District Court (Ireland)
This article needs additional citations for verification. (September 2010) (Learn how and when to remove this template message)
The District Court (Irish: An Chúirt Dúiche) is the main court of summary jurisdiction in Ireland. It has responsibility for hearing minor criminal matters, small civil claims, liquor licensing, and certain family law applications. It is also responsible for indicting the accused and sending them forward for trial at the Circuit Court and Central Criminal Court.
The civil jurisdiction is limited to damages not exceeding €15,000; the court has no equitable jurisdiction.
The court has the power to renew licences for the sale of intoxicating liquor and grant licences for lotteries.
The family jurisdiction of the court includes the power to award guardianship, grant protection or barring orders, and award maintenance of up to €150 a week per child or €500 per week for a spouse.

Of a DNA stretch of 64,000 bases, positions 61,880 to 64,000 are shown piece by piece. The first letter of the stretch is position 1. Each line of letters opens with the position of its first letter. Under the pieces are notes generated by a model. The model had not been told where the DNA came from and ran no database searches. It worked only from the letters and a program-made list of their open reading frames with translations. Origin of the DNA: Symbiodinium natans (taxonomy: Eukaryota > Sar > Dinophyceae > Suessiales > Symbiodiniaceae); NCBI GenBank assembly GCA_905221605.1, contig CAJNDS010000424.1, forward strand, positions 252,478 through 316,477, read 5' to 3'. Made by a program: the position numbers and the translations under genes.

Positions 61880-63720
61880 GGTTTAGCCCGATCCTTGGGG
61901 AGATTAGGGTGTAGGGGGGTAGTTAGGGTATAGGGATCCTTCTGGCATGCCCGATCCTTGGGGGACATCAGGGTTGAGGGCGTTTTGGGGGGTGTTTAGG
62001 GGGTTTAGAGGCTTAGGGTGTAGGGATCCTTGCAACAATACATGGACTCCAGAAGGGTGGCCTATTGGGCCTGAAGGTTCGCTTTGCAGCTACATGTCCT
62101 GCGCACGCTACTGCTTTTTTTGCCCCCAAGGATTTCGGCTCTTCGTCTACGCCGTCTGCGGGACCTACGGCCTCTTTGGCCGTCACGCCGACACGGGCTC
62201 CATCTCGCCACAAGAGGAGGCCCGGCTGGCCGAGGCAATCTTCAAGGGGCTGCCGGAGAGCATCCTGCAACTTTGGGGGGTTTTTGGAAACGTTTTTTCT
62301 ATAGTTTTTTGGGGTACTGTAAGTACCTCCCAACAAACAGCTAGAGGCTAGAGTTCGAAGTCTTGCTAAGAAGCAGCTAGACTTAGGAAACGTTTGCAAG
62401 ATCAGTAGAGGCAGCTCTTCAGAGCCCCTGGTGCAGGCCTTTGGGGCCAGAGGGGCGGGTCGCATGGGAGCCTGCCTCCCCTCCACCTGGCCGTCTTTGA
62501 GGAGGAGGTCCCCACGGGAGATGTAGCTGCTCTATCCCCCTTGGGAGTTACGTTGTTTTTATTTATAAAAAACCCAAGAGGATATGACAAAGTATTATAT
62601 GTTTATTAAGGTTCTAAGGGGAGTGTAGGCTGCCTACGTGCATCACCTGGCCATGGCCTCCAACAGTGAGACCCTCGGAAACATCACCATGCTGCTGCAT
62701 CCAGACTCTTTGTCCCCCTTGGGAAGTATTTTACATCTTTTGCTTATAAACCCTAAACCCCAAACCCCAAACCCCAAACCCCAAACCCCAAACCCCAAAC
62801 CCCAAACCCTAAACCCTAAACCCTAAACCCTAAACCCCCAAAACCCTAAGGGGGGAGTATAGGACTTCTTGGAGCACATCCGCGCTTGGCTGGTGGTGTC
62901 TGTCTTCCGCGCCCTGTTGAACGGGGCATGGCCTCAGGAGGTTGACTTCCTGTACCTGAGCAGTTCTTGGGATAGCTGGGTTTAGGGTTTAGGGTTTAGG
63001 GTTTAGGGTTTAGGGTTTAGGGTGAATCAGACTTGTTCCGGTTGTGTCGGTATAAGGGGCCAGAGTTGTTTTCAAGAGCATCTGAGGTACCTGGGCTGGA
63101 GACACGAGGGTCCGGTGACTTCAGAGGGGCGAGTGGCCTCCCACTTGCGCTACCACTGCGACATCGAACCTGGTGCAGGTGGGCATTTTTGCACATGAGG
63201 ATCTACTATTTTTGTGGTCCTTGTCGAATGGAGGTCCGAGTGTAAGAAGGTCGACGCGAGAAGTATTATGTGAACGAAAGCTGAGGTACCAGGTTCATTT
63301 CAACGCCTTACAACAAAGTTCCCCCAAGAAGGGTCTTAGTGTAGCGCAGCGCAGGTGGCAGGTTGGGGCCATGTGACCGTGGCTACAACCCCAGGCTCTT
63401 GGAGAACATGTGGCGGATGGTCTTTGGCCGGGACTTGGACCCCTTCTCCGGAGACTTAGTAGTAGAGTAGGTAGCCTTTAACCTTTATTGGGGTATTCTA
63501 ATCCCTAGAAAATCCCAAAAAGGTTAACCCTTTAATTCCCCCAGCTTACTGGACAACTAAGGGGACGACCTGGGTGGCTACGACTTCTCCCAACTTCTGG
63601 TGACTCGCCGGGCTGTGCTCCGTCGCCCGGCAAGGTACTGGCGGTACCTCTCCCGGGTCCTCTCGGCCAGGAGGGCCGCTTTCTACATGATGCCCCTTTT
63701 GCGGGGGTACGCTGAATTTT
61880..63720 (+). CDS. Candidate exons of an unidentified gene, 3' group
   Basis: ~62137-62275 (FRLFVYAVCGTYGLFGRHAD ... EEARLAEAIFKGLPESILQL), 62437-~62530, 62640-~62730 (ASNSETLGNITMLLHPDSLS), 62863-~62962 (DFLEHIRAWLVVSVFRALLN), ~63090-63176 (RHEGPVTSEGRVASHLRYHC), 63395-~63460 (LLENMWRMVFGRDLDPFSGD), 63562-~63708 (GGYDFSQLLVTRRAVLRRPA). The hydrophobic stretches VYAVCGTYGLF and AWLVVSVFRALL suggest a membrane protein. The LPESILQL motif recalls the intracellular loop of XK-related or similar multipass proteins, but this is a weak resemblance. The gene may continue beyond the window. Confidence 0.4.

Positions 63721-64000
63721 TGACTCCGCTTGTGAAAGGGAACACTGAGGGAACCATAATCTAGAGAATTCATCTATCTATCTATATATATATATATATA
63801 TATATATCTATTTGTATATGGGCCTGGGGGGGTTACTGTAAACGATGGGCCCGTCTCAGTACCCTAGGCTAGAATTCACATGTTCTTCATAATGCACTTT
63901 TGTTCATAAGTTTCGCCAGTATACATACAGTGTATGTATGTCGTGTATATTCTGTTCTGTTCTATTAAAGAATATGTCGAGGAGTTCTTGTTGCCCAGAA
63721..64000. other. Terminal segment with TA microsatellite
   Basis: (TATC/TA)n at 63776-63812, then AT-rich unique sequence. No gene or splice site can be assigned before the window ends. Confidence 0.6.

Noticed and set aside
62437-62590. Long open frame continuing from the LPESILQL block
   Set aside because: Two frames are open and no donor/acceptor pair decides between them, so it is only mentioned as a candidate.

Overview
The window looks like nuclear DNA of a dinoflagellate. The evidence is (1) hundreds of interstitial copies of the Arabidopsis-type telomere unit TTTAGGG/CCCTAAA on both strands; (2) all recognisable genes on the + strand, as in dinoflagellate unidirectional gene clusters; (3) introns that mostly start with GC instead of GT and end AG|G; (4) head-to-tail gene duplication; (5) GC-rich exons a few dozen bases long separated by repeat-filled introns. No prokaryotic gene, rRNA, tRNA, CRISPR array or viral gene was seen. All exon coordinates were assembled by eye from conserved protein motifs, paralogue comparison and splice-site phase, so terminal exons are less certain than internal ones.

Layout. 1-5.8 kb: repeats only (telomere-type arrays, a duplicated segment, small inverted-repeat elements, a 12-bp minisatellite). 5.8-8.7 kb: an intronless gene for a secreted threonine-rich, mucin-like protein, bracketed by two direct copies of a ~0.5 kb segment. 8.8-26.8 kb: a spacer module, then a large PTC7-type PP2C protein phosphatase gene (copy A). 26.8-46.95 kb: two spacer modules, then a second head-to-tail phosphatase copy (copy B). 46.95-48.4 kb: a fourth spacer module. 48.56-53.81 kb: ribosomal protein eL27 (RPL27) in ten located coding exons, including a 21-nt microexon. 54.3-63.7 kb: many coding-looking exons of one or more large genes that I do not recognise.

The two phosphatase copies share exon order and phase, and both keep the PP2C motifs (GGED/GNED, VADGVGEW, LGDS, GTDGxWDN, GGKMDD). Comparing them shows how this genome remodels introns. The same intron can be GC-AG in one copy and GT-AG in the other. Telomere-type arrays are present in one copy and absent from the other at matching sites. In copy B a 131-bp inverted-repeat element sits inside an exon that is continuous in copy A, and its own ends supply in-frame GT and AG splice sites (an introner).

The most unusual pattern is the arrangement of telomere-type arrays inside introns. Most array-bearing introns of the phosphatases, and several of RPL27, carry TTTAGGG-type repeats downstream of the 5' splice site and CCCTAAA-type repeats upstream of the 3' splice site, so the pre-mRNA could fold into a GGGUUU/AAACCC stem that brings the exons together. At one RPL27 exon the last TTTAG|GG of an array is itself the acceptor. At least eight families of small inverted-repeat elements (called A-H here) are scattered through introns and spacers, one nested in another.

The criminal jurisdiction is limited to summary offences – i.e. offences heard without a jury where the maximum punishment is 12 months imprisonment. Indictable offences may also be tried by the court provided the accused, the judge and the Director of Public Prosecutions agree. In such a case the maximum penalty imposed by the judge for the indictable offence can not exceed 12 months imprisonment. Murder, treason, rape and aggravated sexual assault are crimes that can not be disposed of summarily in such a manner. Bail hearings for offences triable by both the District Court itself and the Circuit Court are heard here also with a right to appeal to the High Court for a refusal to grant bail. Most of the offences are usually minor as the more serious cases are sent to the Circuit Court and Central Criminal Court. The District Court continues to hold indictment hearings for the more senior criminal court, although since 1967, the court no longer has any discretion whether or not to send forward the accused, as long as the DPP serves a book of evidence on the accused.